Short and Sweet

While some great writers are known and even loved for their verbosity, these three authors definitively prove that less can be more, says Juanita Coulson

ONE WOMAN SHOW:A NOVEL by Christine Coulson (Particular Books, £20)

Christine Coulson (no relation) spent 25 years as a curator at the Metropolitan Museum in New York. She honed her skills in concise writing there, producing the wall labels that accompany the artworks in the museum’s British Galleries.

The strict format gave her the idea for this unconventional ‘novel’, which charts the lives of its characters through similarly brief pen-portraits and snapshots of the protagonist and her entourage at different points in time.

We follow the heroine, Kitty Whitaker, born in 1906 and the epitome of the American WASP class, from childhood through various marriages and into grand old age. As an unmarried girl she is part of her parents’ ‘collection’, and subsequently belongs to a succession of wealthy but hopeless husbands.

Kitty is presented as a highly polished artefact with a ‘delicate glaze, exaggerated gilding and genteel curvature’, part of a garniture of decorative figurines.

That’s a concept too far, you might think, but the seemingly non-narrative paragraphs somehow add up to create mounting tension, with wry social commentary, feminist barbs and psychological insight bursting through the lacquered surface.

DISLOCATIONS by Sylvia Molloy translated by Jennifer Croft (Charco Press, £9.99)

In neatly crafted, concise chapters, most of them occupying a single page, Molloy charts her encounters with her lifelong friend M.L., who is suffering from dementia. This is a work of memorialising – of friendship, of a fading self and of a shared past – that explores the relentless disintegration of memory through disease.

It is elegantly and economically written, the kind of supple prose where not a word is wasted, and in its disciplined understatement packs a powerful emotional punch.

The narrator and M.L., exiled Argentinians living in the US, are literary scholars and one-time co-authors with a shared cultural and linguistic background. They tiptoe around M.L.’s cognitive lacunae, with arresting surprises along the way: M.L. reverting to the formal Spanish they never used in conversation, then breaking into song in the River Plate vernacular of their childhood.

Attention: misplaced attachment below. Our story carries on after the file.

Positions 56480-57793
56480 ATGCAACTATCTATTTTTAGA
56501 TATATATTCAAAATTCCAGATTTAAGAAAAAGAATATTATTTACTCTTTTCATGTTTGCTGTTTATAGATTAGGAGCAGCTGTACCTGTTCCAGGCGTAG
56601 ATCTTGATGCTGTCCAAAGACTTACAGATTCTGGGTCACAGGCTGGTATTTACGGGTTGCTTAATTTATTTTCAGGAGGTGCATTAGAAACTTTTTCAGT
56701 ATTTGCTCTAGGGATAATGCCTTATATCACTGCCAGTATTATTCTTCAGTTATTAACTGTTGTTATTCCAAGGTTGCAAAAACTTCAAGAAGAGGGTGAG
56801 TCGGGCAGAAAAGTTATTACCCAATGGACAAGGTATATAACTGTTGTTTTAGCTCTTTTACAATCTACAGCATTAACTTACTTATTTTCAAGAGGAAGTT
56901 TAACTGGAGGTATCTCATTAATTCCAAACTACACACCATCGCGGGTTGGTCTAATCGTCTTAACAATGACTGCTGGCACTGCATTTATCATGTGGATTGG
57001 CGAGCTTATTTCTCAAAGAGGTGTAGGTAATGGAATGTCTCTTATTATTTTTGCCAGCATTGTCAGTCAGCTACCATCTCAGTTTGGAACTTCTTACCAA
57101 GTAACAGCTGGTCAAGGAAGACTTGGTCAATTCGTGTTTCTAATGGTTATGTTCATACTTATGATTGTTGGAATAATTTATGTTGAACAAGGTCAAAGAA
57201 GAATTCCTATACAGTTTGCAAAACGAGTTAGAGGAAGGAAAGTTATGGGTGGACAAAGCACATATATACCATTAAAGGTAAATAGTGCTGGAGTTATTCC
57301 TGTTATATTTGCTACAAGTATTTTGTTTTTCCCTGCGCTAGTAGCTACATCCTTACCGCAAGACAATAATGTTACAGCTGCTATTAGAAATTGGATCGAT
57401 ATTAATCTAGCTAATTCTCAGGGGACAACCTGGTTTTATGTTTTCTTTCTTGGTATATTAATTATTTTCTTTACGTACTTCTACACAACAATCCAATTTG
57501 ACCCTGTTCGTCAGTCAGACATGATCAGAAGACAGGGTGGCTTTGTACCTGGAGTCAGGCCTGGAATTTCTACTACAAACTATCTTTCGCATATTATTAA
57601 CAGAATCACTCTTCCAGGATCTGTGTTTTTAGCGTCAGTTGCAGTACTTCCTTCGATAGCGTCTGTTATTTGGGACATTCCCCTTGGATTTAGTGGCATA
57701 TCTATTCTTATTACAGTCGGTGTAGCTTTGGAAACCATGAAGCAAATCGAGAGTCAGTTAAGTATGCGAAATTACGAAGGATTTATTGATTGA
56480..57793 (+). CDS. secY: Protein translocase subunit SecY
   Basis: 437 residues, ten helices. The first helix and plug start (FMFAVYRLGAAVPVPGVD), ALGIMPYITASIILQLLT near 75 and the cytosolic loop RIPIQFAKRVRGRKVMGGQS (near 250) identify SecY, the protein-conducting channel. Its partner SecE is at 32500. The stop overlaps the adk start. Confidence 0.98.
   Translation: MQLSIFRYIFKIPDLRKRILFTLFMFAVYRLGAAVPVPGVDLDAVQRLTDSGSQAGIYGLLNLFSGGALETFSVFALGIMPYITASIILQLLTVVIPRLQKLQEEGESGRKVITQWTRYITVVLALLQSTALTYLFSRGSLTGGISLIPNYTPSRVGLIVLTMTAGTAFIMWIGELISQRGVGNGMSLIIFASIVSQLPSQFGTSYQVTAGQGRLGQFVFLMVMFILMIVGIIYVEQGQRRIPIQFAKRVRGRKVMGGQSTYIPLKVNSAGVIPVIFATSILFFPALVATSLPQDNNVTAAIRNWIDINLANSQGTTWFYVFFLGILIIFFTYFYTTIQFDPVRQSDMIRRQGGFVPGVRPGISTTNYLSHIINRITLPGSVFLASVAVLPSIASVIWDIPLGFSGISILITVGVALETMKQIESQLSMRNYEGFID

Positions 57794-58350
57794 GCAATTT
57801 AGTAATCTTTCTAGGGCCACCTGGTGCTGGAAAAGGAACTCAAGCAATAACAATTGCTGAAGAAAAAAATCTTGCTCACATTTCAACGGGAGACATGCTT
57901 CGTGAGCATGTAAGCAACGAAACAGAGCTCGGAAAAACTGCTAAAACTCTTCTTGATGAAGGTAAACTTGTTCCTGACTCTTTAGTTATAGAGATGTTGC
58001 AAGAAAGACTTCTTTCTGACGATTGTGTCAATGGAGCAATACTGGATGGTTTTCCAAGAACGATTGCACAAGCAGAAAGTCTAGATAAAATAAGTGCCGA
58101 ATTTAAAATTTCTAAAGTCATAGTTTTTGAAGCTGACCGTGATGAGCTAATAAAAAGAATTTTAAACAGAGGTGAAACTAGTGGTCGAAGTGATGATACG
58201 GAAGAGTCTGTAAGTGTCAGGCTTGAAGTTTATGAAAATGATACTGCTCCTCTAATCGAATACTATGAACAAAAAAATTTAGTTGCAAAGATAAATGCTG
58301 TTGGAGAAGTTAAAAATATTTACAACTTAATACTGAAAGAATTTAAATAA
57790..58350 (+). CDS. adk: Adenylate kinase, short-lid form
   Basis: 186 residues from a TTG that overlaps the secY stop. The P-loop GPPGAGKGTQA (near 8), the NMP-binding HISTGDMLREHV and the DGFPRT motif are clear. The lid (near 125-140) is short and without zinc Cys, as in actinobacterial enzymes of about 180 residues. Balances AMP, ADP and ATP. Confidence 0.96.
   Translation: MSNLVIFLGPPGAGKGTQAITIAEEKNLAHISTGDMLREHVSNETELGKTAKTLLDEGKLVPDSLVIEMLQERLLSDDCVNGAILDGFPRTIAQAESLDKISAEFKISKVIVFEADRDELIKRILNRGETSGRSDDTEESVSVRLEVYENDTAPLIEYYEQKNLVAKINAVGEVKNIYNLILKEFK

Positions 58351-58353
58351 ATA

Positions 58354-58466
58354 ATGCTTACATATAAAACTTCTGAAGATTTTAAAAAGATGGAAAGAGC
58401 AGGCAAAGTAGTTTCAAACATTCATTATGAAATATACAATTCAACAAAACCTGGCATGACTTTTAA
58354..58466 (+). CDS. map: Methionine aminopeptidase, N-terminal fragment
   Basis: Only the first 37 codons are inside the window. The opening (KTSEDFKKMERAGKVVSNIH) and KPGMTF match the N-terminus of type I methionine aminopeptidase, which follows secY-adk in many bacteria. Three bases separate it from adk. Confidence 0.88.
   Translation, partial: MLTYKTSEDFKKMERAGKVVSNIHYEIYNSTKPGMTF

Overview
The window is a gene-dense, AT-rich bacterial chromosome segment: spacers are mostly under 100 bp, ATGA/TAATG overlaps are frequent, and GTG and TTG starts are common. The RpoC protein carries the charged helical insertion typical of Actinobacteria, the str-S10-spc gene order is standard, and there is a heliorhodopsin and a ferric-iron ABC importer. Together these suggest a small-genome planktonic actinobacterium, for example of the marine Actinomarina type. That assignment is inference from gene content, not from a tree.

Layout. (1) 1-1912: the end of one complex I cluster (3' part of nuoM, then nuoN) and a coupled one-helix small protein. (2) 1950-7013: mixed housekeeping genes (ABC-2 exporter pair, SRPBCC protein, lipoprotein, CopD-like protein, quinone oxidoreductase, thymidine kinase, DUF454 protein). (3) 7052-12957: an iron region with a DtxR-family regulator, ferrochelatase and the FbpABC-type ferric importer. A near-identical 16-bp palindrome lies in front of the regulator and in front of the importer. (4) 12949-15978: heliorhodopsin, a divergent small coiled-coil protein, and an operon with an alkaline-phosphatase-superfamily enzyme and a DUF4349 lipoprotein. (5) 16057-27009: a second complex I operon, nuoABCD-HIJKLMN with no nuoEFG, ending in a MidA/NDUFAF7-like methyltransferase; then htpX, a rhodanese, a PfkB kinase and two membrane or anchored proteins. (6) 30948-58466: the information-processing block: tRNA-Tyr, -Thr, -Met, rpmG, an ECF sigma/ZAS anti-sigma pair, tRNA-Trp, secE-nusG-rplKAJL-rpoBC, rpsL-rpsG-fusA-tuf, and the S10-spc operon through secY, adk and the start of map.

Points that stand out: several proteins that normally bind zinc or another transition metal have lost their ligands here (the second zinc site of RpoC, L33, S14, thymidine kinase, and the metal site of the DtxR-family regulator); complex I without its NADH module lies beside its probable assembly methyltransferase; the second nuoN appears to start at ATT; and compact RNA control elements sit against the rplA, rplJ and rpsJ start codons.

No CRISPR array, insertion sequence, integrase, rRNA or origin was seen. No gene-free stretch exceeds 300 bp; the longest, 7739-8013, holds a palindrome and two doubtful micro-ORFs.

On the flickering nature of the illness: ‘Twice her memory had burst its banks, giving rise to unconnected snippets of a past that had seemed lost.’ Each vignette is a small kaleidoscopic window through which layer upon layer of the characters’ lives is revealed with shimmering richness. It’s a challenge boldly undertaken and beautifully accomplished.

ENTER THE WATER by Jack Wiltshire (Corsair, £14.99)

A young man’s journey through university, a breakdown, a period of homelessness and eventual healing is richly and imaginatively traced in this sequence of short poems, which add up to much more than the sum of their parts.

It is an iridescent, impressionistic mosaic of a narrative, much like the reflections of water and light on the tiles of a swimming pool – an image Wiltshire deploys repeatedly and to great effect.

Other leitmotifs include birds: the homeless narrator is visited by a cast of feathered creatures, from pigeons to blackbirds, their literary references spread wide but worn lightly – Edgar Allan Poe’s raven, Ted Hughes’s Crow, and beyond.

The book opens with the line ‘he’s not always a nice guy, Nature’. The narrator does not shy from the grit and grime of urban rough sleeping, but even through this smeared lens he manages to find shafts of light that illuminate the beauty of the natural world (‘the felt-tip green of a butterfly’; ‘the iris flower and her sun-kissed cheeks’) as well as its cruelty.

Like a ‘sliding doors’ moment, the narrative splits and offers the possibility of redemption alongside its black mirror-image of self-destruction. Brave, innovative and strangely captivating, Wiltshire’s voice emerges as indestructible in its unabashed vulnerability.

Enjoy this book reviews? Every issue features three pages of books edited by Juanita Coulson. The Lady is published on the first Friday of every month! For your local stockist, use the store finder in the bar above.